Monday, August 18, 2008
Be true to yourself. Do good work and you’ll get a following of real people, even if you’re not on the front page of some awful newspaper. Don’t give up. Samuel Beckett said "Try again. Fail again. Fail Better".
Sunday, August 17, 2008
*One for the Road by Harold Pinter
Love Scene by Robert Coover
*Summer Lightning adapted from PG Wodehouse by G. Havergal and B. Bray
*Faith Healer by Brian Friel
Herman by Stewart Conn
Lunch & Harry's Christmas by Steven Berkoff
*Abigail's Party by Mike Leigh
*The Hothouse by Harold Pinter
*The Clearing by Helen Edmundson
Not I, Rough for Theatre 1 & 2, Play, Footfalls, Krapp's Last Tape, etc; by Samuel Beckett
Art by Yasmina Reza, translated by Christopher Hampton
The Misanthrope by Molière, adapted by Tony Harrison
Ashes to Ashes and Monologue by Harold Pinter
The Dinner Game (Le Dîner de Cons) by Francis Veber, translated by Barbara Bray
Brighton Beach Scumbags by Steven Berkoff
Trial by Jury by Gilbert & Sullivan (musical)
Someone Who'll Watch Over Me by Frank McGuinness
A Slight Ache and Ashes to Ashes by Harold Pinter
Alfie by Bill Naughton
84 Charing Cross Road by James Roose-Evans
More Lives Than One - Oscar Wilde and the Black Douglas
Saturday, August 16, 2008
Cecil Boys takes a shine to the chaise lounge here, with a glance at my socks to boot:
With a smooth and mellifluous voice Clark gives Wilde lovers an informative and well researched show, peppered with excerpts from the great writer's plays. As the actor says, 'Today, Oscar would be tickled pink by his current respectability' and Clark matches this with his vibrant socks. An enjoyable and revealing evening for any Oscar Wilde fan.Claire Smith is a bit less complimentary. Some of her readers disagree however, bless their socks.
Thursday, August 14, 2008
Tuesday, August 12, 2008
They also waited when I was 15 minutes in to my one-man-show Un Gros Câlin (Cuddles) in French when all the lights fused. I carried on for an hour, in the dark, while the audience waited for the lights to come back on. They stayed, but I suppose they couldn’t have found their way out anyway.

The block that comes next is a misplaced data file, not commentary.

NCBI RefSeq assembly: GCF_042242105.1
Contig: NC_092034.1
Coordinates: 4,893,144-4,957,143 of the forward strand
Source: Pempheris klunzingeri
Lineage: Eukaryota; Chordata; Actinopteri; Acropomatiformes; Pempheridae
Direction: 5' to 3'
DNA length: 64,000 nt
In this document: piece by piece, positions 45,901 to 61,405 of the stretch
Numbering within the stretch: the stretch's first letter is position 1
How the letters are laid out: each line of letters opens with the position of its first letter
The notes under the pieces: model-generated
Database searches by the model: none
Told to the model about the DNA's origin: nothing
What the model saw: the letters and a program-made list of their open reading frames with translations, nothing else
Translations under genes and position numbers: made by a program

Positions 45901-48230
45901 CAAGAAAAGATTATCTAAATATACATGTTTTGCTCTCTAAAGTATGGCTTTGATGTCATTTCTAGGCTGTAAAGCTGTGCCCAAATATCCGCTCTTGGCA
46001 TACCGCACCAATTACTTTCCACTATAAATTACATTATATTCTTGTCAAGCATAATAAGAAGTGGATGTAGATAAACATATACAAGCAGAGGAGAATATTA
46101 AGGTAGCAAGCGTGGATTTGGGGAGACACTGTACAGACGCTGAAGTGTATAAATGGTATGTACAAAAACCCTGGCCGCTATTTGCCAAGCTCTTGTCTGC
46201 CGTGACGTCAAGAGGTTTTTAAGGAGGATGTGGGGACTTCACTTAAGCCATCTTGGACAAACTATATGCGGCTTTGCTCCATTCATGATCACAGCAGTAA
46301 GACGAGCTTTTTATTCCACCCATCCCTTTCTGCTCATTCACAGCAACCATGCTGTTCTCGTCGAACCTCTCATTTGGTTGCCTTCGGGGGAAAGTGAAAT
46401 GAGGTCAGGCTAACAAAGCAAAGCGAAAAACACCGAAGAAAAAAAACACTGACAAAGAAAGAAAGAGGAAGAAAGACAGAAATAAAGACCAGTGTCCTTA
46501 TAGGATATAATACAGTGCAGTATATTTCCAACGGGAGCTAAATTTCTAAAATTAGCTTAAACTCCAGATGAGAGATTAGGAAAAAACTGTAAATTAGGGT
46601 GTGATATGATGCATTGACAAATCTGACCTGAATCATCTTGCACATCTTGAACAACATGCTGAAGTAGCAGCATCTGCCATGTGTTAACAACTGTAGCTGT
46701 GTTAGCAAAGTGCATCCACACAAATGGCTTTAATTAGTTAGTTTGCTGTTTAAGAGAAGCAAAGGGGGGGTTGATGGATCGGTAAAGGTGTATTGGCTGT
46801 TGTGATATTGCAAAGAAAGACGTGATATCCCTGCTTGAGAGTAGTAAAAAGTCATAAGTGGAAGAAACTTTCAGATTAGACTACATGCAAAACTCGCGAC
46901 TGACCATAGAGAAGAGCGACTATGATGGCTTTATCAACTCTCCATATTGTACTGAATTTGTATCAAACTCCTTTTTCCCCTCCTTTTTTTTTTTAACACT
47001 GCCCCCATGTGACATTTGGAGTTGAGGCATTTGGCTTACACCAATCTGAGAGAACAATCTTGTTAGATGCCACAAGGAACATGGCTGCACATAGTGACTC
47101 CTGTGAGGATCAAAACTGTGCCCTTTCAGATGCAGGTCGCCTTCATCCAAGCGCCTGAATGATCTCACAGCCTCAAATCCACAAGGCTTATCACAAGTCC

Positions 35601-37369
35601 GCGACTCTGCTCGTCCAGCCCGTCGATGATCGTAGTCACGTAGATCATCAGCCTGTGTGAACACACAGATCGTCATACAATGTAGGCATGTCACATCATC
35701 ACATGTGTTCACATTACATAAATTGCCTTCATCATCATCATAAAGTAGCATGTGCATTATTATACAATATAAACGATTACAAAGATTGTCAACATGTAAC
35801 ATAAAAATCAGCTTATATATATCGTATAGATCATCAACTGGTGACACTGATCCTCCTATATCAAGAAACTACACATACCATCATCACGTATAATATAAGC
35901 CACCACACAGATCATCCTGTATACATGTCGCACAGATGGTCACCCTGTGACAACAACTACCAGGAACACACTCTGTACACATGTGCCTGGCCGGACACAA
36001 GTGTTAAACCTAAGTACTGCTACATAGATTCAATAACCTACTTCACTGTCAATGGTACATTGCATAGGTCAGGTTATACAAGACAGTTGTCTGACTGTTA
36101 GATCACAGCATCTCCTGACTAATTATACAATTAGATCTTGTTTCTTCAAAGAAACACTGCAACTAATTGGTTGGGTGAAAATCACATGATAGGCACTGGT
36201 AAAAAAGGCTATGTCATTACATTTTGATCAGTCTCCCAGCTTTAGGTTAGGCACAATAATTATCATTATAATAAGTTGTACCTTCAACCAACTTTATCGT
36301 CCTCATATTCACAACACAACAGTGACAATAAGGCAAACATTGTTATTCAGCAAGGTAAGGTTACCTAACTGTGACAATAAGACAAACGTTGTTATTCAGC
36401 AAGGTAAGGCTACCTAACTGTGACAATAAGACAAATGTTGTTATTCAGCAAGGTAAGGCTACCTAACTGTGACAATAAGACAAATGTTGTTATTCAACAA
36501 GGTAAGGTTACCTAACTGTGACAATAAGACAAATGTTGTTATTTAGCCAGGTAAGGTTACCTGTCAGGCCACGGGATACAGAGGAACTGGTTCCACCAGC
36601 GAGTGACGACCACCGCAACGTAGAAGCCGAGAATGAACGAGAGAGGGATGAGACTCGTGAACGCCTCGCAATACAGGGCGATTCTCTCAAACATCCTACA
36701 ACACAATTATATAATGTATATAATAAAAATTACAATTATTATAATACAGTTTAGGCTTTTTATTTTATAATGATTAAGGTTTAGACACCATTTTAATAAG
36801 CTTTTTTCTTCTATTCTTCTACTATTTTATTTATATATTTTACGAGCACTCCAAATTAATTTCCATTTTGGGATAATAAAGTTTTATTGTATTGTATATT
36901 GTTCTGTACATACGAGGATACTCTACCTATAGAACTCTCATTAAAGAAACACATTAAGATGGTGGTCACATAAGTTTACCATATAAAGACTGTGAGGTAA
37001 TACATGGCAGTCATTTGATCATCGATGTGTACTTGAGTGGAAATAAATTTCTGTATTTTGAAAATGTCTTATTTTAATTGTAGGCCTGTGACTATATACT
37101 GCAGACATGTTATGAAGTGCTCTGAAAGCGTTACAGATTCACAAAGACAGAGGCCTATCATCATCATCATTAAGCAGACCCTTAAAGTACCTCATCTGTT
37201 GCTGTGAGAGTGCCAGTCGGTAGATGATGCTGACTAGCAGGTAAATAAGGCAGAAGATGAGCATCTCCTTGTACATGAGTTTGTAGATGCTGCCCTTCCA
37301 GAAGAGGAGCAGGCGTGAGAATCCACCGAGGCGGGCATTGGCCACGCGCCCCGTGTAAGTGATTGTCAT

Sunday, August 10, 2008
As George in a production of Who’s Afraid of Virginia Woolf? preparing to come on with a gun behind my back to pretend to be about to blow Martha’s brains out, when I found there was no gun! Stage management cock up. All I could find was a hammer. You should have seen the faces of the other actors who were expecting me to do a number with a gun.
Saturday, August 9, 2008
Friday, August 8, 2008
AUGUSTINE'S (VENUE 152) 41George IV Bridge ... 4-10, 12-17 Aug 08 7.25pm
Dear Conjunction Theatre Co. presents
MORE LIVES THAN ONE: Oscar Wilde & the Black Douglas
Written and performed by Leslie Clack : Directed by Patricia Kessler
In pools of light are a chaise-longue, a stool and a chair, a table bearing a large tome and on a plant-stand, an elegant vase of flowers. The varied social milieus these signify reveal themselves throughout the action. Similarly, in a series of transformation scenes as seamless as they are mesmerising, Leslie Clack encapsulates the personalities not only of Wilde but of those central to his downfall.
Dramatically conjured up are the malevolent Lord Queensberry, father of Wilde's beloved 'Bosie', and whom he had the folly to sue; and at his trial the implacable Edward Carson, a former friend at Trinity but now an adversarial defence counsel,
As a counterpoint to Wilde's tragic progress comes a crisp mosaic of witticisms and fictional vignettes. Dorian Gray reels back from his portrait. In the classic scene from The Importance Of Being Earnest an aghast Lady Bracknell utters the word, 'handbag'. It is a joy to experience the text's lucid gathering of momentum allied to the poise, insight, impeccable timing and sheer intelligence of Clack's performance. This finds a perfect match in the clarity and pacing of Patricia Kessler's production